Commodities continue to attract investor attention
Bargain hunting drives US$12.3mn into long crude oil ETPs, a seven week high. After reaching a 5-year low the previous week, Brent oil, recovered 2.8% last week. WTI on the other hand continued to slip 0.7%. At bargain prices, ETP investors bought into crude, with US$5.1mn flowing into long Brent ETPs and US$7.2mn into long WTI ETPs. According to media reports (although not confirmed officially), Saudi Arabia cut supplies by 328,000 barrels a day in September to 9.36 million barrels a day. Ample supply has been weighing on prices and if confirmed, Saudi’s moves could help prices recover further.
ETFS Daily Leveraged Natural (LNGA) attracts US$9.mn as Henry Hub prices slide 4.6%. Natural gas prices fell as working gas in storage rose 94Bcf last week. Storage values however remain 9.0% below year-ago levels and 9.1% below the 5-year historical average. Natural gas is a commodity that is highly sensitive to changes in weather that experience sharp supply drawdowns and investors are betting on a price rebound ahead of winter peak demand.
ETFS Platinum Trust (PPLT) sees largest outflow since March on profit-taking. Platinum rose 1.5% last week driving a US$6.1mn redemption from PPLT. Anglo American Platinum (Amplats) disclosed that the five-month strike earlier this year had cost the company 424,000 ounces in lost production and it lost a further 108,000 ounces in the subsequent ramp-up. However, it also confirmed it has resumed production a month ahead of schedule, which could cap gains in the near-term.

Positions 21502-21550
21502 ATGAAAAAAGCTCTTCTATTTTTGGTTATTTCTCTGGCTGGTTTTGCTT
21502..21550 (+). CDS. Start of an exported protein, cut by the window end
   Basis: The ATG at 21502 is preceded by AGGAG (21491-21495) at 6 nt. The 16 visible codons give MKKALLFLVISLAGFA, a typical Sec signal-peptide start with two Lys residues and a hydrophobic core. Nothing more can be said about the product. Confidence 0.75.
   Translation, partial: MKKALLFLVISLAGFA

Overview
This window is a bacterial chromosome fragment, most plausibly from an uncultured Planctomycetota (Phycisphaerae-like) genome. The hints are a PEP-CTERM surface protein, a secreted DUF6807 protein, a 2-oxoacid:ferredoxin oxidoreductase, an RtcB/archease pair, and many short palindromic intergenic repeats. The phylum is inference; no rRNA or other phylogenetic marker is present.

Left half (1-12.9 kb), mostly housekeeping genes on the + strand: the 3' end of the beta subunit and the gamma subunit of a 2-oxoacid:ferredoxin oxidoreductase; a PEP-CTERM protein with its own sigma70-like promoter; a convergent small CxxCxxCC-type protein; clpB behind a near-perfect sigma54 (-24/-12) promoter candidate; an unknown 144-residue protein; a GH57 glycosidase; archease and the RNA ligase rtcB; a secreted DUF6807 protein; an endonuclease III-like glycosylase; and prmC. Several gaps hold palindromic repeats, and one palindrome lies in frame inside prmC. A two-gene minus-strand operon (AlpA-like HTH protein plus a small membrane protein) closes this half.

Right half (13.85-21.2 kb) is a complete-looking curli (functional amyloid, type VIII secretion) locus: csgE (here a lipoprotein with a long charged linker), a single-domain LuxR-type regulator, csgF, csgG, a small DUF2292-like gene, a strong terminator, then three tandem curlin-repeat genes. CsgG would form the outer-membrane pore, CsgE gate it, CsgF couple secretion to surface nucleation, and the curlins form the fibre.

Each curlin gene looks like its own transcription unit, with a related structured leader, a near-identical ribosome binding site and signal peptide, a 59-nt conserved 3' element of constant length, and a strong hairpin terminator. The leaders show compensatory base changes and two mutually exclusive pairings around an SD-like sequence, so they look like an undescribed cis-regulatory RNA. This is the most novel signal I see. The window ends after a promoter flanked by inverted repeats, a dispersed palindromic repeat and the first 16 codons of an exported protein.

An 11% decline in coffee prices led to profit-taking for ETFS Daily Short Coffee (SCFE). US$2.2mn was redeemed from SCFE, marking the highest outflow from the short coffee ETP since May. The violent price moves have polarised investors with US$1.6mn flowing into ETFS Daily Leveraged Coffee (LCFE) last week – the highest in six weeks. Drought and irregular rain in Brazil, the world’s top producer has hurt the prospect for the 2015 crop. However, with rains resuming, the flowering process has started for the 2015 crop, but analysts are divided in their opinion as to the extent the earlier disruptions will damage the crop.
Key events to watch this week. All eyes will be on the Federal Reserve’s policy meeting in which the central bank is expected to announce the end of its asset buying programme. Any extension of its programme could trigger a rally in gold prices as currency debasement fears linger for longer. Weighing on investors’ minds is the prospect of rate rises, which we expect to occur in H1 2015. Investors will listen for cues from the Fed on this front.